One of the interesting things in life is to read "news" sources knowing that they are talking about things that have already happened. Monday's USA Today had an article warning about a possible slowdown in China. The article quotes Premier Wen Jiabao as saying there is "huge pressure" on China despite stimulus measures. The premier and the article went on to discuss the potential for a further slowdown even though the economy is currently stable.
Several thoughts come to mind. First, what are they talking about? China's economy has been slowing down for the last three quarters. I immodestly add that we had forecast just such an event. China's GDP is in Phase C, Slower Growth, and has been since September 2011. GDP is still reportedly an impressive 17.7% higher than this time last year, but the growth rate is slipping. The China Leading Indicator and the slowdown in exports in general signal further slowing in China’s rate of growth.
China's Industrial Production Index is also slowing down. Production is 12.4% higher than last year on an annual moving average basis, but the trend is undeniably toward slower growth. Higher average annual wages for manufacturing, (at 36,665 RMB, they are 18.6% higher than last year), rolling blackouts, escalating energy costs, and higher transportation costs are also hurting China. Readers exporting from China should continue to expect higher costs. Readers selling into China should expect smaller and/or less frequent orders.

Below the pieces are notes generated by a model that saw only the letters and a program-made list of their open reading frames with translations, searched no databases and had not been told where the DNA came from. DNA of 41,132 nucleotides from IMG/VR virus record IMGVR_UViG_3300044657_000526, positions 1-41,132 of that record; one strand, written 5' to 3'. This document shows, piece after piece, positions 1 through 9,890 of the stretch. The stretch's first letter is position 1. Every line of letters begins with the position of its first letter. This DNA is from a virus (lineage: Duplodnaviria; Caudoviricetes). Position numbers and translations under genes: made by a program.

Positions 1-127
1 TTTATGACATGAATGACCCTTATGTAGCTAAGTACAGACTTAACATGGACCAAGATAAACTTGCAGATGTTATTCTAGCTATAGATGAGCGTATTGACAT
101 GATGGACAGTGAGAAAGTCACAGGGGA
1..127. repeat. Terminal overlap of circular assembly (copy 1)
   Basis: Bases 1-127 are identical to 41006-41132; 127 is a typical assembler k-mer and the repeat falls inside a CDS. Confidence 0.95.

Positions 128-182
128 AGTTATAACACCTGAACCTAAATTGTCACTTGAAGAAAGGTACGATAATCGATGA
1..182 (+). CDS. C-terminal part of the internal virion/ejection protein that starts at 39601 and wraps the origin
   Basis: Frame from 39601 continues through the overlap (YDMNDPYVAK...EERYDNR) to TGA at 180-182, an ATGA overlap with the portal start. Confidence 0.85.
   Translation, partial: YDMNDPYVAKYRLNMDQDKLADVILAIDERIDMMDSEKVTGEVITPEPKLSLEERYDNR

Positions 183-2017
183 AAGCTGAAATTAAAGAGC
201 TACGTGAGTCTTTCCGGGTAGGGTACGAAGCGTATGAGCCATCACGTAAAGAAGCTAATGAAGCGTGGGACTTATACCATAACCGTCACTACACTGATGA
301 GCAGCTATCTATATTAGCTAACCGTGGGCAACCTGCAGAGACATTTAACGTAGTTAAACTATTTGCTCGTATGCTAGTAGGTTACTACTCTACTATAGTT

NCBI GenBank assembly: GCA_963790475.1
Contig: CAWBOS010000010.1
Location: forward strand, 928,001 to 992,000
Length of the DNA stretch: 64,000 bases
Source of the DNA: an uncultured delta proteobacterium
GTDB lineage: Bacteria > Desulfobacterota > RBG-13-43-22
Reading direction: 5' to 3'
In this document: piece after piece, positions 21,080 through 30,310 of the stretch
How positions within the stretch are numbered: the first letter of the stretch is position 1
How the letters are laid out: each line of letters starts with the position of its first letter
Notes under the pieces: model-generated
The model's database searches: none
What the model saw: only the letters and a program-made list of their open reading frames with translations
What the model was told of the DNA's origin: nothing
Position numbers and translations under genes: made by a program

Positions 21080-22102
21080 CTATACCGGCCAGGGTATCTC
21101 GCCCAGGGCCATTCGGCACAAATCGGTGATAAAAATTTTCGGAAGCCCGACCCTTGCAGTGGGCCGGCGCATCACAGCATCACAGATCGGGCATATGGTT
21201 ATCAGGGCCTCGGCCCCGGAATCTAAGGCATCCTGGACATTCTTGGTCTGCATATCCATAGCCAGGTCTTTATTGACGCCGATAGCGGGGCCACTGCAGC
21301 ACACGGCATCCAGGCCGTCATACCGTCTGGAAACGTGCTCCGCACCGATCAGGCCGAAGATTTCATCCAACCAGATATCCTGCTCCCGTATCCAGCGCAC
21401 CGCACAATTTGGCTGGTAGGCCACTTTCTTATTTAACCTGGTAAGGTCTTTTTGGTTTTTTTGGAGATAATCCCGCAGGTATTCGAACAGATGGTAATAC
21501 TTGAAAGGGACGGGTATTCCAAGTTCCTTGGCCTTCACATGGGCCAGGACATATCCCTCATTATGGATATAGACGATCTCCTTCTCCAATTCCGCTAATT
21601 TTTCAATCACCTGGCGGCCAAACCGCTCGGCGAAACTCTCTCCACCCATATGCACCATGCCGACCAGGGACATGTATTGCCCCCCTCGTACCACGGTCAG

Exports to the U.S. from China stand at $341.5 billion, up 13.1% from last year. The annual year-over-year comparison is rising (Phase B) as the U.S. consumes Chinese products. Exports from China to the EU are slightly larger at $355.0 billion, but the annual growth rate is decidedly smaller at 6.9%. The last quarter actually went negative; Europe is having a negative impact on China. So is Brazil. Exports to Brazil are showing an annual growth rate of 27.5%. That is still very impressive, but the trend is heading lower, signaling a slower growth rate in the exports when measured in dollars.
The export figures bring up the second China observation. Where is their middle class? Thirty years of economic growth in what is now the world’s second largest economy has failed to produce a middle class that can carry the economic load without export and stimulus props.
The third observation is in the area of stimulus spending. China has spent a lot of money on stimulus measures, and they have done it without borrowing. China spent about 4 trillion RMB in 2008 to prop up the economy, and they appear ready to spend another 2 trillion RMB now on various projects from railroads and social housing projects to the environment and infrastructure spending.
My thought is simple: if stimulus spending in the panacea for what ails an economy, why is another round necessary? Europe's problems have certainly not helped China, but as stated above, exports to the EU have been above year-ago levels until recently. The export situation to the U.S. is improving, but China still needs more stimulus spending. The implication is that stimulus spending per se is not a cure-all, and even China cannot simply spend its way out of its economic problems.